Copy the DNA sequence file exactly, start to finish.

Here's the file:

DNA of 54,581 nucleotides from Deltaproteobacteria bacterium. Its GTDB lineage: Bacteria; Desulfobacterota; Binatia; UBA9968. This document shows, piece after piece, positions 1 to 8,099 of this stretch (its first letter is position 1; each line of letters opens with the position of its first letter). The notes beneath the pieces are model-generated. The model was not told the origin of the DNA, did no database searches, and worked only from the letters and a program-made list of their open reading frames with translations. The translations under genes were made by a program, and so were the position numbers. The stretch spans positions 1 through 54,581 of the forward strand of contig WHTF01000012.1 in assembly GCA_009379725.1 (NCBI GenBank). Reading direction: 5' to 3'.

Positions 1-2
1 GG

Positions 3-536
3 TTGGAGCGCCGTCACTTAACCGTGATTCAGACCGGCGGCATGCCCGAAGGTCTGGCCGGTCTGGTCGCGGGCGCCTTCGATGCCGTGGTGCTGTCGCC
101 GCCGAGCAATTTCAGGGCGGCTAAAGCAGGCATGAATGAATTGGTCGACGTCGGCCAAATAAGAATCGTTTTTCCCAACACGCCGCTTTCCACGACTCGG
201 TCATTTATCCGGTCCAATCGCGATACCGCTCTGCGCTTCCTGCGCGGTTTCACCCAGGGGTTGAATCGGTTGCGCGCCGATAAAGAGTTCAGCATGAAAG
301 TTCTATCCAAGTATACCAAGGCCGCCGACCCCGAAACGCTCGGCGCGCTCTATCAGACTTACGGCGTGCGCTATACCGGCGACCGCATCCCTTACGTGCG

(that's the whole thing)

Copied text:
DNA of 54,581 nucleotides from Deltaproteobacteria bacterium. Its GTDB lineage: Bacteria; Desulfobacterota; Binatia; UBA9968. This document shows, piece after piece, positions 1 to 8,099 of this stretch (its first letter is position 1; each line of letters opens with the position of its first letter). The notes beneath the pieces are model-generated. The model was not told the origin of the DNA, did no database searches, and worked only from the letters and a program-made list of their open reading frames with translations. The translations under genes were made by a program, and so were the position numbers. The stretch spans positions 1 through 54,581 of the forward strand of contig WHTF01000012.1 in assembly GCA_009379725.1 (NCBI GenBank). Reading direction: 5' to 3'.

Positions 1-2
1 GG

Positions 3-536
3 TTGGAGCGCCGTCACTTAACCGTGATTCAGACCGGCGGCATGCCCGAAGGTCTGGCCGGTCTGGTCGCGGGCGCCTTCGATGCCGTGGTGCTGTCGCC
101 GCCGAGCAATTTCAGGGCGGCTAAAGCAGGCATGAATGAATTGGTCGACGTCGGCCAAATAAGAATCGTTTTTCCCAACACGCCGCTTTCCACGACTCGG
201 TCATTTATCCGGTCCAATCGCGATACCGCTCTGCGCTTCCTGCGCGGTTTCACCCAGGGGTTGAATCGGTTGCGCGCCGATAAAGAGTTCAGCATGAAAG
301 TTCTATCCAAGTATACCAAGGCCGCCGACCCCGAAACGCTCGGCGCGCTCTATCAGACTTACGGCGTGCGCTATACCGGCGACCGCATCCCTTACGTGCG